Debate over development rages on
Development divides Oahu's Windward and North Shore communities.
Tuesday evening, hundreds of residents gathered together to hammer home their idea of future growth for Koolau Loa -- the area north of Kaneohe to Haleiwa on the North Shore.
Kahuku, in the heart of Koolau Loa, is Red Raider country. Many windward Oahu residents showed a different color though at Tuesday's special Honolulu City Council planning committee meeting.
Dozens wore blue in support of Envision Laie, a project to expand affordable housing and increase development around BYU-Hawaii, including building 875 new homes nearby.
"For decades, the community has been asking for land to be opened up for affordable housing for people who live and work in this area," said Eric Beaver, the President of Hawaii Reserves, Inc.
Residents with the Defend Oahu Coalition wore green, to emphasis their desire to keep the country green. They oppose major development under the current Koolau Loa sustainable plan.
"It is not sustainable. It will urbanize almost everything from the Polynesian Cultural Center in Laie to Kawela Bay," said Larry McElheny, a resident from Pupukea.
Before the City Council planning committee was a 25-year guide for future land use. The plan called for a balance between adding jobs and affordable housing while keeping the old Hawaii feel of the area.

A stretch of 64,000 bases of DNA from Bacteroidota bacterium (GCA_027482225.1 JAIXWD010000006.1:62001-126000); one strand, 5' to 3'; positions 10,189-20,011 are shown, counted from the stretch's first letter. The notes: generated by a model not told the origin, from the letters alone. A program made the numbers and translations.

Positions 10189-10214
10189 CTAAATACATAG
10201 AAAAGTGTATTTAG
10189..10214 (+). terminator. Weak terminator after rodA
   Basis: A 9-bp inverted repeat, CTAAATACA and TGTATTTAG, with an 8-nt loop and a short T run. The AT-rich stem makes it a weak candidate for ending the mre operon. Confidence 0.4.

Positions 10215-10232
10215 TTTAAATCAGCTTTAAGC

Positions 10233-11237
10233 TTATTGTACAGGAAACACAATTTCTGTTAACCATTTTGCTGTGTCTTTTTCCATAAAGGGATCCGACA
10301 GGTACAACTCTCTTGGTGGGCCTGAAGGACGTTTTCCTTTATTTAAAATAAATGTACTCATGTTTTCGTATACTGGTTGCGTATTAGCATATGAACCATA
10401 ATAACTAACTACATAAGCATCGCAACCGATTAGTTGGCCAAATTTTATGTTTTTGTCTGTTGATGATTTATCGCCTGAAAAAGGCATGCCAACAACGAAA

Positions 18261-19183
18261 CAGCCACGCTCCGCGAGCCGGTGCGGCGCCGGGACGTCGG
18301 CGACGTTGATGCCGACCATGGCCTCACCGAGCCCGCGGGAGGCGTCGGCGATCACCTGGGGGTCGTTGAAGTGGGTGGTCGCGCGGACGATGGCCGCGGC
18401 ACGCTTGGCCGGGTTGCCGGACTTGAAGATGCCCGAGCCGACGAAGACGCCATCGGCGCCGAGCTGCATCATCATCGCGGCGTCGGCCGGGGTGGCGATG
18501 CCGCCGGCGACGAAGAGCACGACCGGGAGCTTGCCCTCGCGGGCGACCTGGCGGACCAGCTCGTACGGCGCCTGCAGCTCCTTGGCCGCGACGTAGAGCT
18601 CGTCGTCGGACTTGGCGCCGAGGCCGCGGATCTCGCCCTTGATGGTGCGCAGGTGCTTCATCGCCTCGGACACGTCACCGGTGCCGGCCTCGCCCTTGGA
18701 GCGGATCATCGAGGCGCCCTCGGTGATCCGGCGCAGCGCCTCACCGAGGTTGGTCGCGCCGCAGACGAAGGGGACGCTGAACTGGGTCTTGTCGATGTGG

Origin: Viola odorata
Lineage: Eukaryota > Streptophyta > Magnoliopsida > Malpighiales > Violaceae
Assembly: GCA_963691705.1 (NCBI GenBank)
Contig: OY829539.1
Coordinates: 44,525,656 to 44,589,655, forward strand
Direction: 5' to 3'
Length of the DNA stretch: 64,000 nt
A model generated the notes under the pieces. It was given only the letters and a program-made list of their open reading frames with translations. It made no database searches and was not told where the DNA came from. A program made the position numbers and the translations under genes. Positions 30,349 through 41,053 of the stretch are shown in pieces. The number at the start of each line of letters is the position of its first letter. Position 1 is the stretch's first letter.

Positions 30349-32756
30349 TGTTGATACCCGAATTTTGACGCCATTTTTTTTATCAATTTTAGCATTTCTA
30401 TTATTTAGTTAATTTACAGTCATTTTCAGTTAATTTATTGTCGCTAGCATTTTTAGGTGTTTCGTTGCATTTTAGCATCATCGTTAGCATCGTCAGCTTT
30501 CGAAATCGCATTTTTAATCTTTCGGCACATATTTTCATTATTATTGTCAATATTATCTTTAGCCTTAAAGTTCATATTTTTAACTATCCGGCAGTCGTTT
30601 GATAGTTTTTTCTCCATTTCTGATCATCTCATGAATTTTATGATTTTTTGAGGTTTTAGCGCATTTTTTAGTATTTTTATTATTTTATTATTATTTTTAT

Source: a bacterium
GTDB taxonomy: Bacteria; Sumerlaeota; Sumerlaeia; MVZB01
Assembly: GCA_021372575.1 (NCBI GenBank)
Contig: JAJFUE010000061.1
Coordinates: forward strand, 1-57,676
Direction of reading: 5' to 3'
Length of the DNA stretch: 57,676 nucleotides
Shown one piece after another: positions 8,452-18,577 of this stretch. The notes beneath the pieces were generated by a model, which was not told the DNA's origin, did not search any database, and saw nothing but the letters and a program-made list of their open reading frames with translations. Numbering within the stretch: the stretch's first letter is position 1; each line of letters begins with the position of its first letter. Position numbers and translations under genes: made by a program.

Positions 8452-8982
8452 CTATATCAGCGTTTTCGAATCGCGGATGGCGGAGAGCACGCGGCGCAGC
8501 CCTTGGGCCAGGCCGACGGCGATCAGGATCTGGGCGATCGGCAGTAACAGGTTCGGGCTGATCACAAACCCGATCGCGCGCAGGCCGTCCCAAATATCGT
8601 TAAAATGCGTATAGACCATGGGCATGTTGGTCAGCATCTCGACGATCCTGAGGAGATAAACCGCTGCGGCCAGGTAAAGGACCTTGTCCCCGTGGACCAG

The current plan had some supporters but others complained the version before the council committee is not the one the community came up with just a few years ago.
"The original plan maintained keeping the country "country." It aimed to keep our rural lifestyle. What it did was invest in more agricultural land," said Hauula resident Joshua Noga.
Instead, agricultural land at Malaekahana would be made into those 875 affordable homes.
Land had been earmarked for housing in Laie, as the university doubles its enrollment, but Beaver said using that now would limit growth even more.
"That land is located behind the Mormon temple and BYU-Hawaii, which the university and the temple have been uncomfortable with using. If they were to add homes there, it would hem them in and cut off all future growth there," said Beaver.
Alongside Kamehameha Highway, many opponents of the sustainable plan had drivers honking their horns and making noise before the meeting. They wanted to raise awareness of traffic issues, the need to preserve cultural sites and efforts to keep the very character of Koolau Loa communities.
Expect more noise by both sides of this issue in the days ahead. The committee did not take any action on the plan Tuesday night. Members are still gathering more information.
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